Plaintiff stopped the cell house gallery officer, Keith Sanden, and told him that he had been placed in a general population cell, and to please check with John Doe #4 and J. Hecht because he was supposed to be separated from all Latin Folks gangs in Menard. Sanden replied, “suck it up, you're not in P.C. now.” (Doc. 1, p. 5). Plaintiff then explained that he was a former gang member and had debriefed, and that his cellmate had received kites instructing him to beat Plaintiff. (Doc. 10, p. 5). Abdelhamed himself told Sanden that if Plaintiff was not out of his cell by 10 pm, he would “beat the brakes” off Plaintiff. (Doc. 1, p. 5). Sanden told Plaintiff he would check with the cell house Sergeant, John Doe #1. (Doc. 1, p. 5). Plaintiff begged Sanden not to leave him alone with Abdelhamed or to take him with him, but Sanden told Plaintiff to “stop whining and acting like a punk.” (Doc. 10, p. 5).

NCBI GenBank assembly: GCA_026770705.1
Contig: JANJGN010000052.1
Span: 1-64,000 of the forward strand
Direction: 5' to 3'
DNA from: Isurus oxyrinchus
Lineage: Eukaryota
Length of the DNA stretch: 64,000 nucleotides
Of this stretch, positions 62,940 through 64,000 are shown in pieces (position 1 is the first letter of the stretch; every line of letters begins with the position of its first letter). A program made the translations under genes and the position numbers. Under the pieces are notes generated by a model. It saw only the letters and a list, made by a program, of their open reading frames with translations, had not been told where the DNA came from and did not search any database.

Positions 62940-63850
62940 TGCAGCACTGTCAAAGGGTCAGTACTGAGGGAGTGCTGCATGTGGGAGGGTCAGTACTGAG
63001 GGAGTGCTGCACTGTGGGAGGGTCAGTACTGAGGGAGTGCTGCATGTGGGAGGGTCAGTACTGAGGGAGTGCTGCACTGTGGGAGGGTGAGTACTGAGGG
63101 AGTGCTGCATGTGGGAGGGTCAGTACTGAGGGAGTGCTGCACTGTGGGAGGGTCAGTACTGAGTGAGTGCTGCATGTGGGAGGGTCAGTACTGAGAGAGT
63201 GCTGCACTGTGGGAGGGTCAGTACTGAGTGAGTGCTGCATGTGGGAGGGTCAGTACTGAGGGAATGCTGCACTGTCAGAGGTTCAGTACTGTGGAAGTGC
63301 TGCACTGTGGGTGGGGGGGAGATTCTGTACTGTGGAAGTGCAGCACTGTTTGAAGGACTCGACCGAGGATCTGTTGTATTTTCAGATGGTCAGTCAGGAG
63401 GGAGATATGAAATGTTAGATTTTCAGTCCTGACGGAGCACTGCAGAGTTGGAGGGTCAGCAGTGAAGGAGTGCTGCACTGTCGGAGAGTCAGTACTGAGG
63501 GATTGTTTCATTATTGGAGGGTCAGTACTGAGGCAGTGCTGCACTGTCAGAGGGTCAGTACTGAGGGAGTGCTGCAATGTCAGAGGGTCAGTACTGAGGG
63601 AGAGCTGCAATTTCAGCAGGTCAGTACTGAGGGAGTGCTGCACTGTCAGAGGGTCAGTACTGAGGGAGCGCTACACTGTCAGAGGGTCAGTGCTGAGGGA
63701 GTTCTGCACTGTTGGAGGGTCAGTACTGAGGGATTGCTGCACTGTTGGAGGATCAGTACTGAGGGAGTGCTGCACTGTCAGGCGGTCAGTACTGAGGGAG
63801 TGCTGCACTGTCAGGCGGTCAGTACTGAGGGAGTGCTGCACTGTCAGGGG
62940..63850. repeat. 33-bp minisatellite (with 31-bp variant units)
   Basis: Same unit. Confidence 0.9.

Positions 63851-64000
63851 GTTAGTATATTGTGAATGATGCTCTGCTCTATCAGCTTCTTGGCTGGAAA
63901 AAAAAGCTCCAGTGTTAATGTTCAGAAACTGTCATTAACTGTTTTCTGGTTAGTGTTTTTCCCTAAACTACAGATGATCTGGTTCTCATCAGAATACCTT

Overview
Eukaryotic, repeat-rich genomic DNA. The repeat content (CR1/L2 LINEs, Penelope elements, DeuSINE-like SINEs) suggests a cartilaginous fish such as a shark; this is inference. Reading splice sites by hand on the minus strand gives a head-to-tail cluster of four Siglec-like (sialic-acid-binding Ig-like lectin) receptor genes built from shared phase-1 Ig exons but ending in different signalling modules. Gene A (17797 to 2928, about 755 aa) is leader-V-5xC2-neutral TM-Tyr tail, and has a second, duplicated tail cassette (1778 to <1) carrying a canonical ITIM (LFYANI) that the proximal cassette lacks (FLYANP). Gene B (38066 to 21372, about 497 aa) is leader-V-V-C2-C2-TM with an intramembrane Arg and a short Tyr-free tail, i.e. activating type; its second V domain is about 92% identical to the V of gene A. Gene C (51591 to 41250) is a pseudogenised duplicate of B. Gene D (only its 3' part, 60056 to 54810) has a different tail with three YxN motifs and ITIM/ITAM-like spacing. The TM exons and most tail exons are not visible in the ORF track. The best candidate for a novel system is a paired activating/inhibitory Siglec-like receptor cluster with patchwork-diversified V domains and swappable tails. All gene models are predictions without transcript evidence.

Sanden continued to make his rounds. (Doc. 10, p. 5). Abdelhamed began punching, slapping, and kicking Plaintiff in the face and body, and Sanden observed the assault. (Doc. 10, p. 5). Plaintiff cried out for help, but Sanden told him to man-up and fight back. (Doc. 10, p. 5). Sanden eventually told Plaintiff that he had discussed the matter with John Doe #1, and that Doe #1 said he would “look into it.” (Doc. 10, p. 5). Sanden further told Plaintiff that if Plaintiff wanted out of the cell, he should fight back and then Sanden would write them both an incident report for fighting. (Doc. 10, p. 5). Sanden told Plaintiff that fighting was the only way he would let Plaintiff out of the cell with Abdelhamed. (Doc. 10, p. 5).